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  • Preview of President's Budget Leaves a Lot to Be Desired

    Next week, President Obama will release his budget proposal for fiscal year 2012. Though the President’s budget carries no real legislative weight, it will showcase his financial priorities and the seriousness of his rhetorical commitment to rein in federal spending.

    A recent New York Times article by Jacob Lew, the Director of the Office of Management and Budget, provides a snapshot of what Americans can expect from the President’s proposal. He describes the coming budget as “a comprehensive and responsible plan that will put us on a path toward financial sustainability in the next few years.” However, the glimpse he provides suggests that the President’s budget will not go far enough toward achieving needed reductions in runaway spending.

    Lawmakers on both sides of the aisle have voiced the need to reduce the federal deficit, focusing largely on non-defense discretionary spending. According to Lew, the President’s budget would put a five-year freeze on this type of spending, resulting in $400 billion in savings over a decade.

    This level of savings won’t go nearly far enough, especially when contrasted with the Republican Study Committee’s (RSC) proposal to achieve cuts in discretionary spending that would save $2.5 trillion over the next decade. Though the details behind the RSC’s proposal need to be hammered out, this is the magnitude of savings that the President and Congress should be looking at as a first step to necessary reductions, especially since closing the budget gap will be impossible if lawmakers focus on discretionary spending alone. Moreover, mandatory spending—which largely consists of funding for Medicare, Medicaid, and Social Security—must be structurally reformed.

    Indeed, any serious discussion of fiscal restraint and budget control must include spending reductions within these programs, but unfortunately, it looks like the President will once again take a pass. Lew writes that the President would “reform and simplify our tax code” and “strengthen and protect Social Security” to address long-term budget shortfalls. It’s no secret that the United States seriously needs a tax code overhaul, but it should be within the context of maintaining revenue and promoting economic growth—not increasing revenue to reduce the deficit. And though Social Security is a great place to start in on entitlement reform, without the inclusion Medicare and Medicaid, it won’t be enough.

    Finally, Lew writes that the President’s budget will include $78 billion in cuts to defense spending over the next five years. The Department of Defense should identify areas of inefficiency and make cuts where waste exists, but any savings should be reinvested in national security. Like with tax reform, Congress should evaluate defense spending—the primary obligation of government—independent of the deficit conversation and based upon what is required to protect the nation, since neither insufficient tax revenue nor excess defense spending is responsible for growing future deficits.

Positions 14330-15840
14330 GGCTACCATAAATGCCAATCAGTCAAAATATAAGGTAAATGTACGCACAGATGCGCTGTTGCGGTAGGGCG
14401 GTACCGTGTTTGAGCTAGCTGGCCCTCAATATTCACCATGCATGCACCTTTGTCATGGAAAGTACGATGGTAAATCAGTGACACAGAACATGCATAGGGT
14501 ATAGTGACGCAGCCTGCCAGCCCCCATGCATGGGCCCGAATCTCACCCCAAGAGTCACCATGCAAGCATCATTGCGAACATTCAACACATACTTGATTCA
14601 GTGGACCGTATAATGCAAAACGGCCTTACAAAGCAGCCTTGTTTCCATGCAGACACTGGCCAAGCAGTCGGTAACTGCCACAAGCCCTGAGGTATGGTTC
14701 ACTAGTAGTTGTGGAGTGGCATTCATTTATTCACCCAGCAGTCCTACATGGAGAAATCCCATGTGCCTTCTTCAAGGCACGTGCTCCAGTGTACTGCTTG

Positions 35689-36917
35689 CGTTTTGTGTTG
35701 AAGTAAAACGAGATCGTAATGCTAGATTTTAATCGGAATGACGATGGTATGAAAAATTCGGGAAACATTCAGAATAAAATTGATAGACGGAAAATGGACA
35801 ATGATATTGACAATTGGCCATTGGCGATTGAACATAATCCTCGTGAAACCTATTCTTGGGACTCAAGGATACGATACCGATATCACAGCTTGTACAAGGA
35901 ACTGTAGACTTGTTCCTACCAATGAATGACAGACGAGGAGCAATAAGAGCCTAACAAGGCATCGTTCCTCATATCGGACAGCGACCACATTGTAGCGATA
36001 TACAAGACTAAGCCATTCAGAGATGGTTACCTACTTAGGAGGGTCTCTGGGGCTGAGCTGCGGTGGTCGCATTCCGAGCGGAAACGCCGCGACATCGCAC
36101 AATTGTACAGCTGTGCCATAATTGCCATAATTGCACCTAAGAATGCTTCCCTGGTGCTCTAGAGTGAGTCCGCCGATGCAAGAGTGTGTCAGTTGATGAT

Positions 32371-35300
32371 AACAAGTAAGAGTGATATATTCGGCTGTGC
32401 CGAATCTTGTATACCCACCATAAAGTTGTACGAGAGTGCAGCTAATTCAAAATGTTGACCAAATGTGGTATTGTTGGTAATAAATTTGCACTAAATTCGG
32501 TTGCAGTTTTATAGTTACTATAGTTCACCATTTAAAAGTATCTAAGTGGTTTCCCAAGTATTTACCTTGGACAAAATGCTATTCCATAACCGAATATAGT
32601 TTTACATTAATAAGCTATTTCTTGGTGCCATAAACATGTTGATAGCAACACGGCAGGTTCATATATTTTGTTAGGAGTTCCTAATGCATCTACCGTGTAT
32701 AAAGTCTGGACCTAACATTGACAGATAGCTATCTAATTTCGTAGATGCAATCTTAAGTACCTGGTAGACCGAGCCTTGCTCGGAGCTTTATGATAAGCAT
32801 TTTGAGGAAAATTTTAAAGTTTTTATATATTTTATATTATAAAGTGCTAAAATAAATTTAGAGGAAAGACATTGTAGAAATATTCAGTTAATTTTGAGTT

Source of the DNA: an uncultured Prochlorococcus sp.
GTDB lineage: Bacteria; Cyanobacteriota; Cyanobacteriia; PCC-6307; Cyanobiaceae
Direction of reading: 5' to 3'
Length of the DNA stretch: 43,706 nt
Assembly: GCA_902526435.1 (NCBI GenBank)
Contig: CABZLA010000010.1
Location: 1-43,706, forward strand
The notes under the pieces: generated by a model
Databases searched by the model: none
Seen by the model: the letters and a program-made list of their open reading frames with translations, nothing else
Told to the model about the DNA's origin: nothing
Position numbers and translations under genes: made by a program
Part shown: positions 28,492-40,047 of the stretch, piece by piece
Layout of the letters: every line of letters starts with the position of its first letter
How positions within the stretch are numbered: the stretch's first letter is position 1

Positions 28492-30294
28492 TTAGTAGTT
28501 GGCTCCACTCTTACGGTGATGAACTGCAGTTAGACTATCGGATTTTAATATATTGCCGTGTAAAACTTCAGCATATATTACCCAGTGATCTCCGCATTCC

It’s a positive sign that the White House is discussing deficit reduction through cuts in excessive federal spending. Whether these discussions will lead to meaningful action has yet to be determined.

    Posted in Economics [slideshow_deploy]

    9 Responses to Preview of President's Budget Leaves a Lot to Be Desired

    1. DanJ DTW says:

      Since when is "not spending more" the definition of the word "savings".

    2. George Colgrove, VA says:

      It really does not matter what cuts we make: $125 billion each year the most optimistic desires of the GOP or the $40 billion from the White House. Either side is not serious in making cuts.

      We need to cut $1.5 trillion each year to stop going into debt. This leaves a remaining $2.3 trillion for federal spending. We need to cut more to start paying off the debt. Defense is $0.95 trillion. This leaves $1.35 trillion for entitlements and federal operations. Federal operations with GOP cuts are $0.32 trillion, leaving $1.03 trillion for entitlements. Interest on the debt is $0.43 trillion, but if we pay the amounts we have been, which is $0.23 trillion, that leaves $0.800 trillion for entitlements. Entitlements are currently $2.2 trillion. We are not paying off the deficit nor are we paying the full interest, meaning after all that cutting – and not touching defense we will still go into debt.

      Go tell the folks on the entitlements that they will have their benefits cut by 64%. But by god let’s not cut defense – never!

    3. Bobbie says:

      Mr. President, you do nothing of significance and everything needs further investigation because you are deceptively set traps.

      Because you failed to have necessary requirements regarding the position of presidency to this country, I don't look at you as the president of this country and not only you should be impeached but all appointed by you, including Joe Biden.

      We're done following unaccountable, selfish, unreasonable, anti American's we're forced to follow. And I do not blame myself for the actions of others.

    4. George Colgrove, VA says:

      Frequently when it comes to defense spending we are reminded about how much we spent on defense several decades ago. I have studied the years since Ford was president and found that defense spending has historically been about $460 billion in today’s dollars. I extended this study back between the years of 1911 to 1950 durring the big wars. Here is what I discovered:

      1. Prior to FDR defense spending in non-war times ranged from 34% to 50% of the federal budget – depending on the war effort at the time. After the add-on’s of entitlements by FDR, base line defense spending settled at the current 25%, though at times the percentage did get down to 19% to 20% of the federal budget. War time efforts in WWI topped out at 60% and in WWII it topped out at 88% of the federal budget.